In a surprise move, the Bank of Japan decided on Friday to join the ECB's strategy and cut interest rates by 20 basis points, taking rates into negative territory at -0.1% (from the previous + 0.1%) for deposits of financial institutions at the central Japanese bank. The experts are divided: the news will help the markets and an economy with great export weight, but accentuates the currency war spiral to capture very modest overall growth and finally, the consequences may not be as promising.
The adoption of a negative rate helps the Bank of Japan to fight deflation by reducing financial costs, in an attempt to breathe some life into Abenomics, the government’s major plan to revive the economy. The Bank of Japan, which blames oil prices for persistently low inflation in the country, adds this new measure to its program of quantitative easing which involves the annual purchase of 80 trillion yen in assets.
In response, the yen fell sharply against the dollar and other reference currencies like the euro, fueling a currency war which though undeclared, continues to cause panic in the trading rooms of half the financial sector.
In the press conference following the decision, the Bank of Japan’s Governor, Haruhiko Kuroda, stated that he does not rule out expanding the quantitative easing program, which could even include further cuts to increase the dip into negative territory.
“As such this challenges our previous outlook and as a result we are stepping back from some of our long yen currency positions as we reassess the absolute and relative policy stances of developed market central banks,” explained Kevin Adams, Director of Fixed Income atHenderson Global Investors.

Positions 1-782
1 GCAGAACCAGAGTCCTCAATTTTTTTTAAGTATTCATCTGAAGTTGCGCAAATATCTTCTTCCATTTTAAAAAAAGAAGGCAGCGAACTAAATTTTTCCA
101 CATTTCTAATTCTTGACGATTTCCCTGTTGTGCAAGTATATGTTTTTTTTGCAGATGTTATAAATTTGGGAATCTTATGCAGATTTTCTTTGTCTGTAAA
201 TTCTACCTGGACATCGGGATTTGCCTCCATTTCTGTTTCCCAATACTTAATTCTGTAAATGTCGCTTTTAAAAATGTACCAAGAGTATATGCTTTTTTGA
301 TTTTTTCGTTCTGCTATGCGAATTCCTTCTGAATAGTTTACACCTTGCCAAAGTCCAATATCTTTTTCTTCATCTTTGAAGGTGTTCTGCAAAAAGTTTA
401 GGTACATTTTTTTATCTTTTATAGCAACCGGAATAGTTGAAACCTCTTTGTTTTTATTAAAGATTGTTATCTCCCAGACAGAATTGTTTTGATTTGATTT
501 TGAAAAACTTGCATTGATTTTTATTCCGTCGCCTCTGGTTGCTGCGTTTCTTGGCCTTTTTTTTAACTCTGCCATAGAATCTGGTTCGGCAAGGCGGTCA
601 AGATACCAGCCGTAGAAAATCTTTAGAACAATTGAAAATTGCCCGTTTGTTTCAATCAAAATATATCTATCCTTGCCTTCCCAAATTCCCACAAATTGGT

Meanwhile, despite the rise in stock markets and debt, Keith Wade, Chief Economist and Strategist at Schroders, believes that the decision is caused by weakness and increases the risk that China may retaliate by further depreciating its currency.“If so, we will have entered a new phase in the currency wars where countries fight over a limited amount of global growth, an outcome which does not bode well for risk assets,” Wade points out.
Equities and fixed income
For Simon Ward, Henderson’s Chief Economist, it is more likely that the move is interpreted by the market as a negative signal for economic prospects, and as evidence of “Bank of Japan’s desperation”. This, claims Ward, will cause the market to be more, rather than less, risk-averse.
In the short term, however, the Bank of Japan has become the investors’ best friend. Japanese stocks rose on Friday and analysts agree that they are likely to continue rising in the short term. Robeco’s portfolio of international equities, Robeco Investment Solutions, is overweight in Japan. “We will obviously continue with this strategy. Our position has been strengthened by the decision of the Bank of Japan,” says Leon Cornelissen, Chief Economist at the firm.
“We believe that the surprise announcement is likely to have an incrementally positive effect on the outlook for Japanese equities, as it tempers the recent concern around the drag of a stronger yen on earnings. We maintain the view that Japanese stocks could withstand a moderate appreciation of the yen,” explains the team at Investec’s multi-asset strategies.
Regarding fixed income, Anjulie Rusius, from the Retail Fixed Interest team at M & G, pointed out that the move by the Japanese central bankhas been supportive of Japanese government bonds, alongside those of other countrieswhich have also adopted negative rate regimes, in a movement which could be repeated in the medium term.